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First step towards the detection of bacteria with gravimetric biosensors

Researchers from UPM have taken the first steps towards the development of a sensor for the detection of bacterial meningitis in real time by combining gravimetric sensors with synthetic antibodies giving, as a result, a sensitive, rapid and affordable method.

In order to develop early diagnosis methods of bacteria diseases, the team of researchers from Microsystems and Electronic Materials Group (GMME) at Center for Advanced ICT Materials and Devices (CEMDATIC) of Universidad Politécnica de Madrid (UPM) has published a work to explain the first steps towards the development of a biosensor for the detection of bacteria associated with bacterial meningitis

In this way, researchers used gravimetric biosensors combined with aptamers that act as receptors. This method is more rapid and affordable than the methods used today, and they could be used in health care centers for early diagnosis of bacterial diseases.

The bacterial meningitis is among the top 10 causes of death due to infectious diseases worldwide. About 10% of patients die within the following 24-48 hours after onset of symptoms, and 10% to 20% of the survivors of this disease present long term neurological damages. Besides, bacterial meningitis is easily spread through coughing, sneezing or close contact.

These issues make essential a rapid and accurate diagnosis of the disease in order to provide patients with adequate treatment and prevent a possible epidemic. The bacteria most commonly associated with bacterial meningitis are the meningococcal and pneumococcus, but its early clinical diagnosis is often nonspecific, and this makes difficult the rapid identification of the bacteria, being critical for an appropriate treatment of the outbreak.

Today, the diagnosis confirmation is often based on methods that last too long or are expensive and require the intervention of highly qualified personnel. Being aware of the situation, CEMDATIC-UPM researchers aimed to improve the diagnosis of these types of diseases by using sensors that allow them a faster, cheaper and more sensitive diagnosis. Therefore, they used label-free biosensors for direct detection of whole bacteria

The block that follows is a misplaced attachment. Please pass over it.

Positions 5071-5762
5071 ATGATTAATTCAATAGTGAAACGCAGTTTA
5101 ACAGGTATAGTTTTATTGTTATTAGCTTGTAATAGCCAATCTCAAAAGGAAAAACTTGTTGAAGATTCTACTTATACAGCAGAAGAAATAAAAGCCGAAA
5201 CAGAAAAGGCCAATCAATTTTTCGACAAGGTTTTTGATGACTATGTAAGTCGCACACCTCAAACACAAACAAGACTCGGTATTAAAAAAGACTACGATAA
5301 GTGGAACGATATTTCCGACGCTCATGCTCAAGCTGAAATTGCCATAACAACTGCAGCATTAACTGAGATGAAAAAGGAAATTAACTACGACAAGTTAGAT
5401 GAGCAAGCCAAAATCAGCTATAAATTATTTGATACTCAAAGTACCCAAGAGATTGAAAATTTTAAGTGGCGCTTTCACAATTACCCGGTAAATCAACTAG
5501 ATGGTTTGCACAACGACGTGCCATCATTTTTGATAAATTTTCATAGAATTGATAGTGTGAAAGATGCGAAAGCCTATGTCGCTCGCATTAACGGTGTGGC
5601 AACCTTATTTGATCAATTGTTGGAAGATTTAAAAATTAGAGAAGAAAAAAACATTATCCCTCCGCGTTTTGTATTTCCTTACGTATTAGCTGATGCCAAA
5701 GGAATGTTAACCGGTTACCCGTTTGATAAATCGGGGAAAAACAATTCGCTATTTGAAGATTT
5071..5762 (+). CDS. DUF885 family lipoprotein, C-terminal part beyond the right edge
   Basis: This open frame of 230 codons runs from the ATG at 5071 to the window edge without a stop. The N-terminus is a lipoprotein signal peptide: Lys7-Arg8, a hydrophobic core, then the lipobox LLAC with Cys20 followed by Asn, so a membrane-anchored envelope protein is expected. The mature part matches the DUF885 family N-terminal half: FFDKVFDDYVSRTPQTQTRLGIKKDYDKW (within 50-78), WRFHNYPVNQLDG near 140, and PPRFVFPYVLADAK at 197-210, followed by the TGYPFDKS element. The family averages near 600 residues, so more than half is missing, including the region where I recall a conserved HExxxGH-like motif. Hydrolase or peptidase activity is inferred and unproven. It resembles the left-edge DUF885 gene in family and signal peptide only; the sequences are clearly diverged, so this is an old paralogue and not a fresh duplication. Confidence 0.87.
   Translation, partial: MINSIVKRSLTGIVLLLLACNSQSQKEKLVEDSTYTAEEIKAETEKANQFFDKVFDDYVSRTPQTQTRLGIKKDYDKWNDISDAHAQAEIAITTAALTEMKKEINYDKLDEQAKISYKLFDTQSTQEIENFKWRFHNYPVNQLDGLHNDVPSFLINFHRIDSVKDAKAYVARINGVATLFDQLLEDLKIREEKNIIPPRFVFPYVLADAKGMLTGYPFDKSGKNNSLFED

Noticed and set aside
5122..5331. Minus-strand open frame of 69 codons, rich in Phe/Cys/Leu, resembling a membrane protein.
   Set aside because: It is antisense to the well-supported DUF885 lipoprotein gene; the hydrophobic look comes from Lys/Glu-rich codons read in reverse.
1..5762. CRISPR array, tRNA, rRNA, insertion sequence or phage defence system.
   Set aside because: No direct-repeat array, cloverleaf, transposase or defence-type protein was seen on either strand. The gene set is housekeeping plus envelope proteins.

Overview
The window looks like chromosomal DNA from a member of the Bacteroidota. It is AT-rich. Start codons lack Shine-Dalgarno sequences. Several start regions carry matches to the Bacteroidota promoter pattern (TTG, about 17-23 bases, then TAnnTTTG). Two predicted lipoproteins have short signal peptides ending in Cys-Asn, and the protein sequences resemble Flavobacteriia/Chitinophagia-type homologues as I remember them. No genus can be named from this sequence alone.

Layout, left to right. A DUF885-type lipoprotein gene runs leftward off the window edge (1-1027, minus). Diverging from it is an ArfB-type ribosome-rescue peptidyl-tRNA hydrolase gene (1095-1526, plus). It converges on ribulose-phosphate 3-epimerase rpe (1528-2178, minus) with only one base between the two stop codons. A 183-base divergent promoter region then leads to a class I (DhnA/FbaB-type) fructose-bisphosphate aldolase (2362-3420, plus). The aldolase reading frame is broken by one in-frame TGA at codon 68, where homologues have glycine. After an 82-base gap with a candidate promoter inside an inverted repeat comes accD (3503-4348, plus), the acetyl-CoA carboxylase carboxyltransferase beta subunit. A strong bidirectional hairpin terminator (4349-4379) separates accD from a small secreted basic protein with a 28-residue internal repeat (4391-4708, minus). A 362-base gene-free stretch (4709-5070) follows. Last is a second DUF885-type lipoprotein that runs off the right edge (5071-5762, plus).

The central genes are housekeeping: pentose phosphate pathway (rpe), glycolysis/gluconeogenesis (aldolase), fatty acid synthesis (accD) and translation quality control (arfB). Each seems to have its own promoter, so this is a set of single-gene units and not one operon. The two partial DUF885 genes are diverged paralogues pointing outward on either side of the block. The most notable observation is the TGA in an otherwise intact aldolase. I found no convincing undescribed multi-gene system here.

.

The label-free gravimetric biosensors consist of electroacoustic resonators based on two basic elements. The first receptor is a material able to fix the species to be studied selectively and efficiently, in such way that its weight increases proportionally to the concentration of such species in the fluid to be analyzed. The second element, the transducer, is in charge of measuring the variation of the weight of the receptor when detecting the species.

The biosensor developed by UPM uses aptamer as receptors since they are a very attractive alternative when it comes to replacing the antibodies for the biorecognition of species in affinity biosensors. These receptors are very chemically stable, synthetics (against the antibodies developed in animals) and selective (they can be designed specifically for each species). Besides, they used gravimetric sensors as transducers based on high-frequency shear mode thin film resonators.

This biosensor is an interesting alternative because of its high sensitivity, low detection limit, and low cost. Researchers have confirmed the effectiveness of this new method by testing, through the measurement of the variations of the resonance frequency of the gravimetric sensor, that the biosensor is able to detect specific proteins of bacteria causing meningitis in exceptionally low concentrations.


According to the researchers, this work paves the way towards the development of rapid, affordable and very sensitive biosensors for the detection of bacterial diseases. This will improve the early diagnosis of this type of diseases which is a key aspect to avoid serious complications.

 

José M. Escolano, Bárbara Díaz-Durán, Mario DeMiguel-Ramos, Jimena Olivares, Morten A. Geday, Enrique Iborra. Selection of aptamers to Neisseria meningitidis and Streptococcuspneumoniae surface specific proteins and affinity assay using thin film AlN resonators. Sensors and Actuators B 246 (2017) 591–596.


Mario DeMiguel-Ramos, Bárbara Díaz-Durán, José-Miguel Escolano, Mariano Barba, Teona Mirea, Jimena Olivares, Marta Clement, Enrique Iborra. Gravimetric biosensor based on a 1.3 GHz AlN shear-mode solidly mounted resonator. Sensors and Actuators B 239 (2017) 1282–1288.

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